I agree, without bypassing the RLU, there is no way to know for sure if it was lighting the wrong led's.
on a normal incandescent bulb, the RLU will sense if the low beam (or high, if switch is in high position) is intact and flowing current. if it is, all is normal. if the filament is blown, (no current flow thru that filament), it will switch to the other filament, so that you have SOME form of headlight.
with an led (which draws a lot less current), it will get confused and rapidly switch between the 2 (high and low) circuits.
also, a standard incandescent headlight bulb under normal operating conditions, only lights either the high beam filament, or the low beam filament (not both at once). Flash to pass features will allow both the be lit, presumably for a short time only. However, I have driven down the road for miles with both lit on an older car I had, because the headlights where about as powerful as a single small candle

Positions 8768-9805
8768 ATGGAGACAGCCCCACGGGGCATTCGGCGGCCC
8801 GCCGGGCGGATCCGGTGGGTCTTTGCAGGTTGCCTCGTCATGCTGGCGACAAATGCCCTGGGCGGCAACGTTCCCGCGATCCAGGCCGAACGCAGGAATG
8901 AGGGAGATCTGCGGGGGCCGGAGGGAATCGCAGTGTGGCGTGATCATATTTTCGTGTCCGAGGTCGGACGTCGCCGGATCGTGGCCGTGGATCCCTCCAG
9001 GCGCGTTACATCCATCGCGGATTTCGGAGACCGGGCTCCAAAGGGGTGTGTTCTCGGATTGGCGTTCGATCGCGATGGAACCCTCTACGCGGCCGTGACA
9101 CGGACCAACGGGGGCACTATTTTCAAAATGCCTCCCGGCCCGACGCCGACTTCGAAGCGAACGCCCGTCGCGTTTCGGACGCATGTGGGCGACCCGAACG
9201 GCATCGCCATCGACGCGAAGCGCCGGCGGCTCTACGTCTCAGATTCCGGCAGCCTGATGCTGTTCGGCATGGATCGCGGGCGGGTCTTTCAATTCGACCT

Many led headlight bulbs are not properly focused in many headlight reflectors, due to the different placement of the actual device that emits the light (the led itself), is in a different postion, and has different light emission patterns than the incandescent filament. that can cause improper beam formation as it exits the reflector and lens assy.